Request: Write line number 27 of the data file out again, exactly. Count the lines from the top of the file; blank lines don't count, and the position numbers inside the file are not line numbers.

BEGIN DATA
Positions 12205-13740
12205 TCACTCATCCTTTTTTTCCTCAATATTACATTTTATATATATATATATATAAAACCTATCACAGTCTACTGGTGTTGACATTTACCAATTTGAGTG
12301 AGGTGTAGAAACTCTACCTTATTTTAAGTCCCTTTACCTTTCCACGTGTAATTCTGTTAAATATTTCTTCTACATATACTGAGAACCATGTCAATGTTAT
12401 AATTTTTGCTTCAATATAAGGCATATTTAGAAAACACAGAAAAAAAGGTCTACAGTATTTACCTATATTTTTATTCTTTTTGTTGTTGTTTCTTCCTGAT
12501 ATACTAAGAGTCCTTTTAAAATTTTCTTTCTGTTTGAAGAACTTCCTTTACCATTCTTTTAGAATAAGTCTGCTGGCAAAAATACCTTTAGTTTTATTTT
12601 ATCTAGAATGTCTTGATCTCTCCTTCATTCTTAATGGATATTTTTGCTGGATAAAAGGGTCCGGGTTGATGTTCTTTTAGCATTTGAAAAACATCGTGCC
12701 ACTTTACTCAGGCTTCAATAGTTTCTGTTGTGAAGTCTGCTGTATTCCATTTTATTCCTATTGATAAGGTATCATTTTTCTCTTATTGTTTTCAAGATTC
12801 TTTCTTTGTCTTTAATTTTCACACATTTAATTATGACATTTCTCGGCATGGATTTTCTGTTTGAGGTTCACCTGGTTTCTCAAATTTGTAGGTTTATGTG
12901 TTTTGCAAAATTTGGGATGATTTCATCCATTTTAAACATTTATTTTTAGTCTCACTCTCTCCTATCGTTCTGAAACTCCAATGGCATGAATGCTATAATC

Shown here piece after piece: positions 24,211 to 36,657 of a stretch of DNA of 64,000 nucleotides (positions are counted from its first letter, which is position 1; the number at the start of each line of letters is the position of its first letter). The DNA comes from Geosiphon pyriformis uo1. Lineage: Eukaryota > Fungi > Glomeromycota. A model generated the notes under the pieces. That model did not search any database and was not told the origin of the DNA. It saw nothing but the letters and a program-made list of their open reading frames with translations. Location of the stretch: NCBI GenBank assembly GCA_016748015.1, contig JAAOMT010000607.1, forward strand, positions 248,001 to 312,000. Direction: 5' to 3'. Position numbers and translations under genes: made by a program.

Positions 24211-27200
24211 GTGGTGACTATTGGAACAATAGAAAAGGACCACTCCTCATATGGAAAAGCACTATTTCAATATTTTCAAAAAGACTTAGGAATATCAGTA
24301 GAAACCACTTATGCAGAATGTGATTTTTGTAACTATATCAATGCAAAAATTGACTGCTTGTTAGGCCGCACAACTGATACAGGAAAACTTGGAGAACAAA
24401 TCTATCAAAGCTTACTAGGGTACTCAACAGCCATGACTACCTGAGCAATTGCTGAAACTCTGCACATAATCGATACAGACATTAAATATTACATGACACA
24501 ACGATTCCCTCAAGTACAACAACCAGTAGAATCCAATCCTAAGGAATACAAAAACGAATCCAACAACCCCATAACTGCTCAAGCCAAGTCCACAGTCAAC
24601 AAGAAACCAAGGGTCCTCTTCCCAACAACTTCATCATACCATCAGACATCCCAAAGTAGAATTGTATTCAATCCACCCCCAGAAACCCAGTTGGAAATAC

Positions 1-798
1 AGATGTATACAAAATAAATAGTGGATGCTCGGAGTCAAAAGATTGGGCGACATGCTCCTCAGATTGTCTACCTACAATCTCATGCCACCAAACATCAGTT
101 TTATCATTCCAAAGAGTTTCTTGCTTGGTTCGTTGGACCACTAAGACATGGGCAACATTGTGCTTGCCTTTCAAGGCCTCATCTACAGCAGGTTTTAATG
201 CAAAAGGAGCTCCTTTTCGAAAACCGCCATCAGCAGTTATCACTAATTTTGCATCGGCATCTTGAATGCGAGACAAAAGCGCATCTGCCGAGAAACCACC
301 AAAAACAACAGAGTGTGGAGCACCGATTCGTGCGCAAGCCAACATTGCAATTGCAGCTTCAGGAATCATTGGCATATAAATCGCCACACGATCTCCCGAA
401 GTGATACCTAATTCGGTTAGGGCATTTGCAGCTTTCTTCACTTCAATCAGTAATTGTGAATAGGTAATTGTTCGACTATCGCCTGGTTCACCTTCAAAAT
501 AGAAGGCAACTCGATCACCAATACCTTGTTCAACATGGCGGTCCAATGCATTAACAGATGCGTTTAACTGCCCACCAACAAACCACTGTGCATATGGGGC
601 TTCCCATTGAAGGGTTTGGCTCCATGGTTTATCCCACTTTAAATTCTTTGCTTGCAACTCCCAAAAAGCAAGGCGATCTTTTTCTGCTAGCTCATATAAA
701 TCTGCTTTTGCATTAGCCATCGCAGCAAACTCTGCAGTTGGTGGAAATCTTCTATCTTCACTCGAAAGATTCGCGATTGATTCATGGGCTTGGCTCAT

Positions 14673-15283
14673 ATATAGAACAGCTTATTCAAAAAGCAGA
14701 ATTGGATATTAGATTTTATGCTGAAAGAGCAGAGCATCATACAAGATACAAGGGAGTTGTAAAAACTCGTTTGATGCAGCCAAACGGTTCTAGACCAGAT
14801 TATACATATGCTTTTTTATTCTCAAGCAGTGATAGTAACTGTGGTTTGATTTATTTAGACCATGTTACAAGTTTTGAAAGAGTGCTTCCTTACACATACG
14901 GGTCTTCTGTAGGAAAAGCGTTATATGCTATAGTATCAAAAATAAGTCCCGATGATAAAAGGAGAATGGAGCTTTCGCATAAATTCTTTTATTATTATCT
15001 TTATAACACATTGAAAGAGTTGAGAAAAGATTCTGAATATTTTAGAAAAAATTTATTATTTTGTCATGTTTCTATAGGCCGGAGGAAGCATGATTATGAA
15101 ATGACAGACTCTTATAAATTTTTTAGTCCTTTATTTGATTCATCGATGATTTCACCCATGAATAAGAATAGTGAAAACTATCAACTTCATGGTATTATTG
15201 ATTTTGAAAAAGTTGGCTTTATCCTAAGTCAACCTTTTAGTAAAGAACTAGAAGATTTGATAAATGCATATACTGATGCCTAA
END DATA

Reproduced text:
14673 ATATAGAACAGCTTATTCAAAAAGCAGA